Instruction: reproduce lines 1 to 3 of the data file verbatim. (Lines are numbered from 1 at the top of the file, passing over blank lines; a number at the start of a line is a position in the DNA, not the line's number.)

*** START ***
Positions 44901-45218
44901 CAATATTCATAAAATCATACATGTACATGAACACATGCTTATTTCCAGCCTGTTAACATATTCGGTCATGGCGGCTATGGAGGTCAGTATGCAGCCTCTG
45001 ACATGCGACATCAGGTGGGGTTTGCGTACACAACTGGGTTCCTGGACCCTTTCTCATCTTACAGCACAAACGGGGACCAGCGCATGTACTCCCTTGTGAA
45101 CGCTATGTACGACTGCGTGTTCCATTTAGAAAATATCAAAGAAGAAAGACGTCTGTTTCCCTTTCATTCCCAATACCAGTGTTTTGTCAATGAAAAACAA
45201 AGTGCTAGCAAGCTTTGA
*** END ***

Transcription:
Positions 44901-45218
44901 CAATATTCATAAAATCATACATGTACATGAACACATGCTTATTTCCAGCCTGTTAACATATTCGGTCATGGCGGCTATGGAGGTCAGTATGCAGCCTCTG
45001 ACATGCGACATCAGGTGGGGTTTGCGTACACAACTGGGTTCCTGGACCCTTTCTCATCTTACAGCACAAACGGGGACCAGCGCATGTACTCCCTTGTGAA